No Grand Gestures

· Joanthan Poritsky

There’s plenty to talk about in yesterday’s earnings letter from Netflix (embedded below). The big number is 810,000, the amount of subscribers the company lost last quarter. The shareholders’ letter is grim, repeatedly referring to the recent customer exits as a “wave”. The language sounds as though the company is bloodied and limping towards a revival. The starkest line, in my view, is this:

In the U.S., we’ll build back our brand the same way we built it in the first place: no grand gestures, just amazing service day‐after‐day, for an incredibly low price.

Build back? This is not the language of, as is the company’s stated aspiration, the “best streaming video subscription service on the planet.” Their stock is plummeting, customers are exiting en masse and new competitors are cropping up. Is this the end of Netflix? Not exactly.

There is a silver lining for the company. Domesitc revenues were up year-over- year, as were their profit margins compared to the last quarter. The reason? Less DVD shipments and, of course, the increased price of DVD-only plans. In other words, their goal of being the best streaming service is meetable; DVD and Blu-Ray seekers are marginal. If physical discs are your preferred method of watching films, Netflix doesn’t care about you anymore.

I know this specifically because of this “no grand gestures” line. I have said before CEO Reed Hastings should have dealt with this issue more like Steve Jobs dealt with the iPhone 4 “antenna-gate”; with a sweeping good-will deed (free bumpers!) that made customers content enough to stick around. Though Netflix’s letter has a plain-spokenness to it, there are also bits that sound delusional. The above “incredibly low price” is a start, but elsewhere they complain of being perceived as “greedy” in light of the price increase. The problem, Hastings asserts, is that they did a poor job of explaining the pricing changes.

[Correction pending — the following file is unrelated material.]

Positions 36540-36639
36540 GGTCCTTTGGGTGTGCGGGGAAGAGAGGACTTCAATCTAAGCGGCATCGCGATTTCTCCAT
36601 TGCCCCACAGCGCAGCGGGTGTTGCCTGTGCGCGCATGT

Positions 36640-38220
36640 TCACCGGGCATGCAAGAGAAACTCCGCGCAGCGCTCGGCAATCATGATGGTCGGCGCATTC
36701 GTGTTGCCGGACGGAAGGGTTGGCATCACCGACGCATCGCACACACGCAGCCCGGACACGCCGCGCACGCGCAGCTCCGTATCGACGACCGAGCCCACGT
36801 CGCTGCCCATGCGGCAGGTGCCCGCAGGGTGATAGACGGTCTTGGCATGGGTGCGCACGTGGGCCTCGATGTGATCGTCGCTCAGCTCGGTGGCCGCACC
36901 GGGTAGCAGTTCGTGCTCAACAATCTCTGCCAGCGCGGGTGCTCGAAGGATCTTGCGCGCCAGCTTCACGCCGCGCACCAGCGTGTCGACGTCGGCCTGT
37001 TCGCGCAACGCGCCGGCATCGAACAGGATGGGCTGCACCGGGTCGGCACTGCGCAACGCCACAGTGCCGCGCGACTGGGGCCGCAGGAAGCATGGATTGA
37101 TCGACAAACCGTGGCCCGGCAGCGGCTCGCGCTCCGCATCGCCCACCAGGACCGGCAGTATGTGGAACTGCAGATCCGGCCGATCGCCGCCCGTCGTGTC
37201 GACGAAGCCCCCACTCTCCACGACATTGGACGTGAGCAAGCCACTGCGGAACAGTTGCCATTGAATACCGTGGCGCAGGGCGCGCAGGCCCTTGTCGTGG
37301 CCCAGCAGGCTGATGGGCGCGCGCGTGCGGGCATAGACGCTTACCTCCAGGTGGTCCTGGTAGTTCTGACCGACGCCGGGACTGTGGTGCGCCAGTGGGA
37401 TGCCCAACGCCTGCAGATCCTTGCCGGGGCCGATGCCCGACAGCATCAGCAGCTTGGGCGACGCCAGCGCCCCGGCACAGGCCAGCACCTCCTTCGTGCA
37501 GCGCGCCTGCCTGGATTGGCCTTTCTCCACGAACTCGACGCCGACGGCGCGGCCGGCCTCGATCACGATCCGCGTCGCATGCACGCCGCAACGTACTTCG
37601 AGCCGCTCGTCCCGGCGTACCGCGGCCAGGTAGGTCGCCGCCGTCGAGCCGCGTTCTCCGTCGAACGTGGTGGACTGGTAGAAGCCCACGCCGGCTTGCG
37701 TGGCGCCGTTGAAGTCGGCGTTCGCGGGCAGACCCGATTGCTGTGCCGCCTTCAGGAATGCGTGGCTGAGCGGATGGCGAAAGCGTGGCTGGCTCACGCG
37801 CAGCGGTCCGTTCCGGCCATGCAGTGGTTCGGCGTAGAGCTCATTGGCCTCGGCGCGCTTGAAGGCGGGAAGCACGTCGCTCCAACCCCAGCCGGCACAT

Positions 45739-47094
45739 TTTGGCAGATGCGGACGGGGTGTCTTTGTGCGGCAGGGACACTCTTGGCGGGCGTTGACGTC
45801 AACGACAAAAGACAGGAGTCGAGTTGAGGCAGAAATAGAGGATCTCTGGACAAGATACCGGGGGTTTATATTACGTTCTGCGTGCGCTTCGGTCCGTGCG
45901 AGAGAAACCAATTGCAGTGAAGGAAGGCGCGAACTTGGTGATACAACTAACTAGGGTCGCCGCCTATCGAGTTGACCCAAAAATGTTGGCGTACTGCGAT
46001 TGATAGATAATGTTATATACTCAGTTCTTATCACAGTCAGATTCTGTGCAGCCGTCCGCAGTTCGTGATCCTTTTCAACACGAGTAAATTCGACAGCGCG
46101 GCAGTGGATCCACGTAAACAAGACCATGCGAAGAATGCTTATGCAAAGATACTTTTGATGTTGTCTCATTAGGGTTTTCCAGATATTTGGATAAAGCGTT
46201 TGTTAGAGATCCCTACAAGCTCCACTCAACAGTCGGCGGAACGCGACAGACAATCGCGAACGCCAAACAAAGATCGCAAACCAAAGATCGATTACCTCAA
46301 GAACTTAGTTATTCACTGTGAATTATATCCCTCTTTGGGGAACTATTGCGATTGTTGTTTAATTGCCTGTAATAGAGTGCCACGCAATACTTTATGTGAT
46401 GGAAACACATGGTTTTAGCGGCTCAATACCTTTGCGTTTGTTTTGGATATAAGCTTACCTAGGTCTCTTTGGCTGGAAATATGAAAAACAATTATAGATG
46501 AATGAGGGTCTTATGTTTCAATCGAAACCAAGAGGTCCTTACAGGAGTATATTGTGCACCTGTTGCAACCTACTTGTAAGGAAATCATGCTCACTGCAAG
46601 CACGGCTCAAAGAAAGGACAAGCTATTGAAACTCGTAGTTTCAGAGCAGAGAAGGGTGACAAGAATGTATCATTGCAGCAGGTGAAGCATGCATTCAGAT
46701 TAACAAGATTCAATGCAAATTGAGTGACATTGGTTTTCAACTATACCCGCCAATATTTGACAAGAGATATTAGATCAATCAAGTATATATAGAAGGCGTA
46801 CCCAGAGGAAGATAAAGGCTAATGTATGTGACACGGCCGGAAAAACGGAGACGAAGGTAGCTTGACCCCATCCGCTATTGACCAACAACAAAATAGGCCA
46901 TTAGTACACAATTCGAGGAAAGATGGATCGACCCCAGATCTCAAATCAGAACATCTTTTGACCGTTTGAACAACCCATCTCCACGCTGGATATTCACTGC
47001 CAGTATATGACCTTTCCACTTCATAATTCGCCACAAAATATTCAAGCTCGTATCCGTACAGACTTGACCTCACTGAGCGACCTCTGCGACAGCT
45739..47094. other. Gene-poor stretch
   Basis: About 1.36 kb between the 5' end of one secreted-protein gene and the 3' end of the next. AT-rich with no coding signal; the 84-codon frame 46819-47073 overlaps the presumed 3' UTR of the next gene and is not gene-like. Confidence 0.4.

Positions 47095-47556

The letter is also dubious about the threat of competition:

Our $7.99 pricing is a full 20% lower than our nearest unlimited DVD‐by‐mail competitor, and our service is better because we have more distribution centers and, as such, faster delivery.

They are right about the leg-up on delivery speed, but the pricing comparison with (I assume) Blockbuster is misleading. Yes, Blockbuster’s cheapest plan is $9.99 a month, but it includes Blu-ray discs and videogames. The monthly price for a single unlimited Blu-ray plan from Netflix? $9.99.

As a Netflix customer I have this much to say to Reed and CFO David Wells: you are wrong. The time for chest-thumping bravado is over. We have had nothing but excuses since you announced the price increase this summer. People aren’t leaving because of a botched e-mail, it’s because you have proven that there is a wide swath of customers you have no regard for. We are waiting for you to make a move that says you are not abandoning lovers of physical discs, which is to say lovers of library completeness and audiovisual quality. We are all waiting for that grand gesture. Until we can’t wait anymore.

[Netflix Investor Letter Q3 2011]( Investor-Letter-Q3-2011)